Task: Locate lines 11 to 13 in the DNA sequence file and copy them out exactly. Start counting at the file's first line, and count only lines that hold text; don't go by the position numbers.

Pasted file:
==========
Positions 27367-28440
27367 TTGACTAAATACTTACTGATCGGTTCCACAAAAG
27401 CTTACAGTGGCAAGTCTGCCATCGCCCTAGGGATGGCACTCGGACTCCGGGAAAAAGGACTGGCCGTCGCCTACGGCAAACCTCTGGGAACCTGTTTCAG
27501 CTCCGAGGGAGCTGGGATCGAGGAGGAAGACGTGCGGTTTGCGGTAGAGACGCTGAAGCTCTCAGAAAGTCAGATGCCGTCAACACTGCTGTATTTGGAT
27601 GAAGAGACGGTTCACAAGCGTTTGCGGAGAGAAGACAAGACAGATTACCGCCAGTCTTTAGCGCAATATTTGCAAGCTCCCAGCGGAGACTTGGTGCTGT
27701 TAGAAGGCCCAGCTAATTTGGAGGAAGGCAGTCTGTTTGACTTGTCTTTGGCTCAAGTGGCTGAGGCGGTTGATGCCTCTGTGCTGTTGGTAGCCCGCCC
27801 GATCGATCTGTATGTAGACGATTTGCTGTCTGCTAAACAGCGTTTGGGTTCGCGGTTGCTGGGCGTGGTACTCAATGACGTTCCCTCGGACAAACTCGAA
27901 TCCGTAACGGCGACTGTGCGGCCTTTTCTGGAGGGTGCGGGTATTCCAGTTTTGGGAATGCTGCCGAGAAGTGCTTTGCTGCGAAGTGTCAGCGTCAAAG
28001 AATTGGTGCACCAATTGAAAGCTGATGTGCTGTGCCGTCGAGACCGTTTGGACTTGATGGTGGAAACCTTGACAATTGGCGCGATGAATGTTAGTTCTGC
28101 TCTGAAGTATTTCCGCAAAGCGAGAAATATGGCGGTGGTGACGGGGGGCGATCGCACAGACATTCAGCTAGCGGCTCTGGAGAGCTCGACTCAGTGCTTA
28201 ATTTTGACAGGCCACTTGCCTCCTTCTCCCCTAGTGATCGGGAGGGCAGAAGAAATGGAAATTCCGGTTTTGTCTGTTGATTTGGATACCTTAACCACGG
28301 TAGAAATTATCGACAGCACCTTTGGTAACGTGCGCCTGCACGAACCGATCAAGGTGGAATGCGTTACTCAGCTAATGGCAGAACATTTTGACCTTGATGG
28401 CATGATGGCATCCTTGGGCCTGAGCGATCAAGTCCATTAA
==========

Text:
28201 ATTTTGACAGGCCACTTGCCTCCTTCTCCCCTAGTGATCGGGAGGGCAGAAGAAATGGAAATTCCGGTTTTGTCTGTTGATTTGGATACCTTAACCACGG
28301 TAGAAATTATCGACAGCACCTTTGGTAACGTGCGCCTGCACGAACCGATCAAGGTGGAATGCGTTACTCAGCTAATGGCAGAACATTTTGACCTTGATGG
28401 CATGATGGCATCCTTGGGCCTGAGCGATCAAGTCCATTAA